City Harvest leaders' appeals outcome to be delivered on Apr 7: 5 things about the case

City Harvest leaders' appeals outcome to be delivered on Apr 7: 5 things about the case
PHOTO: AFP

SINGAPORE - An end to what has been a marathon trial could be in sight, with the six City Harvest church (CHC) leaders convicted of misappropriating millions in church funds due back in the High Court on Friday (April 7).

An outcome of the appeals by the six, including CHC founder and senior pastor Kong Hee, and the prosecution is expected to be delivered at around 9.30am.

At the close of a five-day appeal hearing in September 2016, Justice Chan Seng Oon had called the Crossover Project, a church mission that used the funds to fuel the pop music career of Kong's wife Ho Yeow Sun, a "very extravagant" way of spreading the gospel.

The prosecution, which is calling for harsher sentences, said during the hearing that the six had not shown remorse for their actions.

Here's a recap of Singapore's largest charity financial scandal.

Read also: City Harvest Church leaders return to court for appeals

1. Who are the six church leaders?

Six church leaders were found guilty in October 2015 of misusing around $50 million in church funds. All six were handed jail terms of between 21 months and eight years in November.

Kong Hee, 52, CHC founder

Convicted of: Three charges of criminal breach of trust

Sentence: Eight years

Chew Eng Han, 55, former CHC fund manager

Convicted of: Six charges of criminal breach of trust and four charges of falsification of accounts

Sentence: Six years

Tan Ye Peng, 43 , founding member and deputy senior pastor

Convicted of: Six charges of criminal breach of trust and four charges of falsification of accounts

Sentence: Five and a half years

Serina Wee, 39, former CHC finance manager

Convicted of: Six charges of criminal breach of trust and four charges of falsification of accounts

Sentence: Five years

John Lam, 47, former CHC finance committee member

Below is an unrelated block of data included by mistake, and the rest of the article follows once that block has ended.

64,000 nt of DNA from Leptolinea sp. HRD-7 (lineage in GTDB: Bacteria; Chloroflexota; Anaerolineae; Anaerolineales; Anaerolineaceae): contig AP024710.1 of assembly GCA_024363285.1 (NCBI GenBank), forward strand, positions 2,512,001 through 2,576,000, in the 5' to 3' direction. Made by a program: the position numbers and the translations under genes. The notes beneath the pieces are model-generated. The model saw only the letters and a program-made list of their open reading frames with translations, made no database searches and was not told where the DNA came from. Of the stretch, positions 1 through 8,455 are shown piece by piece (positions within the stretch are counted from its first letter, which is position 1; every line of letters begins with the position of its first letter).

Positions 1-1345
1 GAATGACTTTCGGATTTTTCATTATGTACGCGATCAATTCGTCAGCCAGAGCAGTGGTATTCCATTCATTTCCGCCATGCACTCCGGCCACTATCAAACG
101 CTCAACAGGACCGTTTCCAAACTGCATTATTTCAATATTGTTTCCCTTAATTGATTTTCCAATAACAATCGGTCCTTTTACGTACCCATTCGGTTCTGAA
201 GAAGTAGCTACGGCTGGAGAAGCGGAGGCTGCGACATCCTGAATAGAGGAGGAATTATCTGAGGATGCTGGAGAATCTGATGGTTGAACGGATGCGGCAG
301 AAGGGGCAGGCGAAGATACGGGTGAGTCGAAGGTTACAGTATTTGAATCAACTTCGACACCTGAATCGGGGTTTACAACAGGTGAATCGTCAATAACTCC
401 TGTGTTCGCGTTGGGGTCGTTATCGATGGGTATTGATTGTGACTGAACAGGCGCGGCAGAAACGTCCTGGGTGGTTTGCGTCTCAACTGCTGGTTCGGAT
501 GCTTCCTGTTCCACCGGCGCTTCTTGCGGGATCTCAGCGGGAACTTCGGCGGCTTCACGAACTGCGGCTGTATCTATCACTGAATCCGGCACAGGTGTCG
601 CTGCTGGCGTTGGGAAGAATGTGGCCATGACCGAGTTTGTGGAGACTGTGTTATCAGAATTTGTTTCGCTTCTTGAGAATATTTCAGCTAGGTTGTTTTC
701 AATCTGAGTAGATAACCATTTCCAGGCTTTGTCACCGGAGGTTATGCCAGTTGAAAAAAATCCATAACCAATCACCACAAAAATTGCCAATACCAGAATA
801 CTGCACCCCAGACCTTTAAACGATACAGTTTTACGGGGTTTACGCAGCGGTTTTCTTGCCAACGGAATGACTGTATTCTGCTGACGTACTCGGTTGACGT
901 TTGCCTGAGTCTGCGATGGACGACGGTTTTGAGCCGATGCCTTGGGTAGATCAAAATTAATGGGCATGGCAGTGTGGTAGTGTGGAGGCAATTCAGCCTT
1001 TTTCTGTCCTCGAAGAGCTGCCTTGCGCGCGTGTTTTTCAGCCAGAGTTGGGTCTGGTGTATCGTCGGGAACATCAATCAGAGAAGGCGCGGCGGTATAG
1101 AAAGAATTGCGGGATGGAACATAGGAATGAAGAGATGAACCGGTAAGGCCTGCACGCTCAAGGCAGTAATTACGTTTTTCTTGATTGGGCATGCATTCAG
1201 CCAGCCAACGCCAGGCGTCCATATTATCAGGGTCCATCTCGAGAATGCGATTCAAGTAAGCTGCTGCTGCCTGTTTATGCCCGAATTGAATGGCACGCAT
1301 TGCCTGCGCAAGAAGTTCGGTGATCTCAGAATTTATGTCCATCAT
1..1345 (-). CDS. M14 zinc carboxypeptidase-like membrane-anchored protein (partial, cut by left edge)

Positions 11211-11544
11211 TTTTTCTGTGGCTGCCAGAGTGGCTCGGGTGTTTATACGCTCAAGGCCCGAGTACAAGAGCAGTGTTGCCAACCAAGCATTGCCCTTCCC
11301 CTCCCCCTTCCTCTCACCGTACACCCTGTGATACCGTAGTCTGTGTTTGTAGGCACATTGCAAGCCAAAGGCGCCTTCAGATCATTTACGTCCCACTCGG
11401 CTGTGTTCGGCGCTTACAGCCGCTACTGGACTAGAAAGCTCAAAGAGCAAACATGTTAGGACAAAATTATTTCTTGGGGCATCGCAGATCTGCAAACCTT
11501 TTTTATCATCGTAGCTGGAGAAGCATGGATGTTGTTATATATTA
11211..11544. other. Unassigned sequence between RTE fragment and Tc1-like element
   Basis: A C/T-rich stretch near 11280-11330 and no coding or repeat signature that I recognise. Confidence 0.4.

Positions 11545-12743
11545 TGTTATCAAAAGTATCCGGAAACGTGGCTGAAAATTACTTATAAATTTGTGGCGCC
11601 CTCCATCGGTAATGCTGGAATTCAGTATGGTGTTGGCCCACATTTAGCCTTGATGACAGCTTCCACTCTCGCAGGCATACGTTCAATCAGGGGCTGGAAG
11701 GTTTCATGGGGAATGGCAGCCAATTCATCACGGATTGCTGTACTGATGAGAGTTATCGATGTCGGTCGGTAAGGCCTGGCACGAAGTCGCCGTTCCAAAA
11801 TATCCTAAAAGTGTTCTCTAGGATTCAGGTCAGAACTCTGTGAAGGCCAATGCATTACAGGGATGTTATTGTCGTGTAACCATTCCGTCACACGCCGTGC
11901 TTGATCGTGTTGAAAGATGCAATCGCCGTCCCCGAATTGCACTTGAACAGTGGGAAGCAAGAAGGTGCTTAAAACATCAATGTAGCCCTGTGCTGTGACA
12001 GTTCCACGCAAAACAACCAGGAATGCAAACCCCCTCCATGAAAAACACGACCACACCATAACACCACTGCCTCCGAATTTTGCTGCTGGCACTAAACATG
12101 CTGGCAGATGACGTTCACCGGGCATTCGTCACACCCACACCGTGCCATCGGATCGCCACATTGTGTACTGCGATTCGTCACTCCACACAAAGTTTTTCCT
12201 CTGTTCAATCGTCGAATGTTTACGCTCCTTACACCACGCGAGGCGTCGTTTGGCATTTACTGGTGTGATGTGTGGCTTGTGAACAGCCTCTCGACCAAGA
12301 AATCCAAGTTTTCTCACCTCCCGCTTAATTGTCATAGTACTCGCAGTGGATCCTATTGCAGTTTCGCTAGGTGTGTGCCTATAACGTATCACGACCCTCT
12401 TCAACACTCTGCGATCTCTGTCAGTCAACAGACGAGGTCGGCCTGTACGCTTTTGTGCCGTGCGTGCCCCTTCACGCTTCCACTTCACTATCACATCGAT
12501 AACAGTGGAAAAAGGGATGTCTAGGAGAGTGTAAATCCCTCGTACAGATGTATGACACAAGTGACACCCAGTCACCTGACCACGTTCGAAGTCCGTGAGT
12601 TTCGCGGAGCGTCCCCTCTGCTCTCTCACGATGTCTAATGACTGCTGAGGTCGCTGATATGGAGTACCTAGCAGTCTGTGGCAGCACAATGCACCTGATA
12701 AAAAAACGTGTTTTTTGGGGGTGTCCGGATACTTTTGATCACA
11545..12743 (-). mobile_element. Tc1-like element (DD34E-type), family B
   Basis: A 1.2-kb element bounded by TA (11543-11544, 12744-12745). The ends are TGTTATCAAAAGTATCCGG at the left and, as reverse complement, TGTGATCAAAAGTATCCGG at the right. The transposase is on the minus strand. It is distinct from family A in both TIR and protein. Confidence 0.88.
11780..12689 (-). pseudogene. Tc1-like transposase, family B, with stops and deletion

Convicted of: Three charges of criminal breach of trust

Sentence: Three years

Sharon Tan, 40, former CHC finance manager who took over from Wee

Convicted of: Three charges of criminal breach of trust and four charges of falsification of accounts

Sentence: 21 months

2. What did they do?

They were convicted of misusing church funds, in a project called Crossover, to further the music career of pastor-singer Ho Yeow Sun, the wife of Kong.

This was done by funnelling $24 million into sham bonds to bankroll Ms Ho's career. The accused then misused a further $26 million to cover their tracks.

Read also: City Harvest accused, prosecution file appeals

3. How did it work?

The Crossover project was conceived by Kong as a way of spreading his church's message through popular culture.

The project was initially funded directly by the church, but in 2003 church member Roland Poon alleged that the church's building fund had been used to finance Ms Ho's music career. Mr Poon later retracted the allegations and apologised.

Music production company Xtron was then set up to manage Ms Ho. It had its own directors, but it was allegedly Kong alone who made decisions regarding his wife's music career and how much to spend.

When auditors raised concerns about Xtron, funds began to be directed to another company - glass manufacturer Firnas.

A total of $24 million was invested in bonds from Xtron and Firnas that were in fact used to fund the Crossover Project, the court found.

Another $26 million from church funds were later used to offset the bonds.

4. What is the prosecution calling for?

The prosecution had called for stiffer sentences than those passed.

They are appealing for sentences ranging from five to 12 years for the six.

Lawyers said that this move by the prosecution forced the defence to submit appeals for lighter sentences.

5. How long was the trial?

Criminal investigation into the case began in 2010.

The trial stretched over 142 days, from its start in 2013 to sentencing in November 2015. It is one of the longest criminal cases in history, beaten only by a drug trafficking case in the 1990s that went on for 168 days.

The case is also likely to be the costliest criminal trial here. Legal fees for the six church leaders could exceed $10 million, said lawyers.


This article was first published on April 4, 2016.
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